Harold Louis Wattel, a longtime professor of economics and former dean of the School of Business at Hofstra University, spent decades helping to grow the school into what it is today, family and educators said.
“Hofstra was his life and our lives for his whole career,” said his daughter, Karen Arenson, of Manhattan. “He started with it when it was a tiny college with just a couple of small buildings and watched it bloom into a large university.”
Wattel died Sunday at the Zicklin Hospice in Riverdale, the Bronx. He was 95.
He began teaching at Hofstra in 1947, chaired the economics department and served as the School of Business dean from 1965 to 1973, retiring in 1986.
The university conferred on him a distinguished service award in 1984. Two years later, he was granted the status professor emeritus of economics.
Herman Berliner, dean of the Frank G. Zarb School of Business, joined the Hofstra faculty as an economics professor when Wattel was dean of the school of business and a professor in the economics department. “Dr. Wattel had a major impact on the development of the school of business at Hofstra,” Berliner said in a statement.
His daughter said he followed a rigorous curriculum.
“He tried to teach his students how to do serious research and how to write well, and he believed strongly they needed a strong education as well as business skills,” she said.
Born in Brooklyn, he grew up in Queens and graduated from Queens College in 1942. He enlisted in the Navy, serving on the USS Massachusetts in the South Pacific. He married Sara Gordon on Sept. 1, 1946, after meeting her in Washington, D.C., after the war.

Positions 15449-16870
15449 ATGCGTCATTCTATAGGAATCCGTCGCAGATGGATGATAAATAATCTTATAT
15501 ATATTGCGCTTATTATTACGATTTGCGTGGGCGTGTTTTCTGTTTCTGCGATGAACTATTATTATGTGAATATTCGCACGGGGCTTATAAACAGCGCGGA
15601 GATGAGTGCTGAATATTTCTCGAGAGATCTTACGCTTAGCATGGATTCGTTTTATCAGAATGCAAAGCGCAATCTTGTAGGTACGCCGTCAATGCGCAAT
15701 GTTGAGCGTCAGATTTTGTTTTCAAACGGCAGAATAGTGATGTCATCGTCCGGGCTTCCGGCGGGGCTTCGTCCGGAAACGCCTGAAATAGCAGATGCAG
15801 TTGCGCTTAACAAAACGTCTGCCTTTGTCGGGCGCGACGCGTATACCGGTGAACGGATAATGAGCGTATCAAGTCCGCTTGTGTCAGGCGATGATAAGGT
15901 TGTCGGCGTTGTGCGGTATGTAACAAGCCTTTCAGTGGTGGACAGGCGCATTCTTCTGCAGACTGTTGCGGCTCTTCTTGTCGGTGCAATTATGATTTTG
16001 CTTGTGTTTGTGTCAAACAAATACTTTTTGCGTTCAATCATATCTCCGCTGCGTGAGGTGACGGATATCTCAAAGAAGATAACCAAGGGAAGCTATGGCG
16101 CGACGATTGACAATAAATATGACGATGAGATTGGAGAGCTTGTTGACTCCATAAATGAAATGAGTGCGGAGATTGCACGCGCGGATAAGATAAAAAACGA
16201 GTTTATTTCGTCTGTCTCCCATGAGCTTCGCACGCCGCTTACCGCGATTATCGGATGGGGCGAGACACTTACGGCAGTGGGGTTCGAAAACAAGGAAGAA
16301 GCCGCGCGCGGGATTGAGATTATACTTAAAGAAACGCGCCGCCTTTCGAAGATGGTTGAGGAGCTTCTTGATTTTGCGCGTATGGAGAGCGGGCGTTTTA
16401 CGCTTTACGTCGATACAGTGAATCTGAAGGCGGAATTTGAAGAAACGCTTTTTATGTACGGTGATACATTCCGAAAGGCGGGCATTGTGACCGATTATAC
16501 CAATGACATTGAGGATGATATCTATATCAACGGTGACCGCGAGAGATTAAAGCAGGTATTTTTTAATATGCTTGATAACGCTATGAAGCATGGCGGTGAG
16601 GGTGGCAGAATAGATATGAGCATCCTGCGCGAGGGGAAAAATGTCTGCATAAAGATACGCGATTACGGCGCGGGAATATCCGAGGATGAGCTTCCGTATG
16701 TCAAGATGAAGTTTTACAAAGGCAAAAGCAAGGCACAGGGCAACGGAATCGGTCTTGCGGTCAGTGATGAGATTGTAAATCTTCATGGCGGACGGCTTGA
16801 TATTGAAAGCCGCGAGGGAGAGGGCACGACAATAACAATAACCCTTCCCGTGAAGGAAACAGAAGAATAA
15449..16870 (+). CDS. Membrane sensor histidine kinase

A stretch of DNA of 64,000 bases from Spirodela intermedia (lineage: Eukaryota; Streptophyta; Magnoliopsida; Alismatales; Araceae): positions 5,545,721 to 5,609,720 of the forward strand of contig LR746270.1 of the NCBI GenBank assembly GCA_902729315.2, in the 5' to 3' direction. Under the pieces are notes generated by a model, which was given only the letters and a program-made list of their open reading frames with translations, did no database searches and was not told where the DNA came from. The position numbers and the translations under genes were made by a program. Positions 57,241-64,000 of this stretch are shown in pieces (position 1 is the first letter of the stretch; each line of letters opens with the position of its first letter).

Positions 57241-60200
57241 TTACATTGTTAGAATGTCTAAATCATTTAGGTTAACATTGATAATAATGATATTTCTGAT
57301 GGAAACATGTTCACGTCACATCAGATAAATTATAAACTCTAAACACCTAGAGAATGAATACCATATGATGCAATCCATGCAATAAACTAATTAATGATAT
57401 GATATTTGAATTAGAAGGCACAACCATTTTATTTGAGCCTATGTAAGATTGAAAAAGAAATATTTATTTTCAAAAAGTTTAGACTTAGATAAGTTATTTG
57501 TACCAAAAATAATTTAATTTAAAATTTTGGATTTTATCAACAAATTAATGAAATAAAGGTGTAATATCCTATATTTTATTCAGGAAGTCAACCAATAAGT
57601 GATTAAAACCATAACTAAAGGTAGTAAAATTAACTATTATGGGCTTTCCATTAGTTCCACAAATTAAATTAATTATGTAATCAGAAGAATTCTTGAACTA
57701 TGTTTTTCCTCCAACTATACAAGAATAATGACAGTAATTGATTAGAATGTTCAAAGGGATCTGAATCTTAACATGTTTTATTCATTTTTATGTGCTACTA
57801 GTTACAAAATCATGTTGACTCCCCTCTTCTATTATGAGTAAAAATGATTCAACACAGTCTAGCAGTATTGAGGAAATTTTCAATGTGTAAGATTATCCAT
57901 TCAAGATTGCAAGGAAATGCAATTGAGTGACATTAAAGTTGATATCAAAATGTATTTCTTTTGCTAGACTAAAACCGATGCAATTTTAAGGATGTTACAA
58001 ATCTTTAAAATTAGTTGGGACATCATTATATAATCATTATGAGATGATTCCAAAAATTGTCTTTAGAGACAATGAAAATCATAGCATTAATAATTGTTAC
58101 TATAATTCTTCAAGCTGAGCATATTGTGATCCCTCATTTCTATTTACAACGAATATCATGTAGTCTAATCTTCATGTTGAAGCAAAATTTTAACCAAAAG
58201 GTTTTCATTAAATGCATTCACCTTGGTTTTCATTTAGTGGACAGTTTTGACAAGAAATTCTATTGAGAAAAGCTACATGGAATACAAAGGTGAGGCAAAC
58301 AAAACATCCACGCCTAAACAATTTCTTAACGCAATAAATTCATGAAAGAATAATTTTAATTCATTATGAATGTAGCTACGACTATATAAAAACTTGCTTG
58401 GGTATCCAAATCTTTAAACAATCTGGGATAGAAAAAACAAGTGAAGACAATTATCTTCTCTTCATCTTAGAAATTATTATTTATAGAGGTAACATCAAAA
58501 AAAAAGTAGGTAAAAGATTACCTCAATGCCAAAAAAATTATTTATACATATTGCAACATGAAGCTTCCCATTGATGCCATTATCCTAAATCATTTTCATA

The couple settled in Levittown, where they started raising their two daughters, and then moved to Roslyn Heights. Wattel lived there from 1963 until June 2013, when he moved to Manhattan to be closer to his daughter, Karen Arenson.
He earned a master’s degree in economics from Columbia University and a doctorate from the New School for Social Research.
He worked in the New York State Consumer Affairs Department under Gov. W. Averell Harriman, was a consultant to many businesses on Long Island and New York City, and served on many nonprofit boards, including the state’s Cooperative Extension Service, the Parodneck Foundation and the nonprofit IPRO (Improving Healthcare for the Common Good), where he represented consumer interests in health care.
“He cared deeply about how consumers were being treated,” his daughter said.
In 1964, his daughter, said, he was a member of New York State’s Moreland Commission that recommended decontrolling liquor prices. For a year starting in 1988, he taught at Shanghai University of Finance and Economics in China.
“In his late sixties, there he was teaching in China,” Arenson said. “He liked seeing places but he liked meeting people, too, and he always made friends.”
He also enjoyed traveling to Europe and Scandinavia. He loved art, poetry, books, travel and people, his family said.
After his wife’s death in 1995, he met Phyllis Tartell and they enjoyed many happy years together, Arenson said.
In addition to Arenson, he is survived by his daughter Jill Stockinger of Sacramento, California, and his companion, Tartell, of Roslyn. Donations in his honor may be made to Hofstra, Queens College or the USS Massachusetts Memorial in Fall River, Massachusetts.
A memorial service will be Thursday at 1:30 p.m. at Riverside Memorial Chapel, 180 W. 76th St., Manhattan.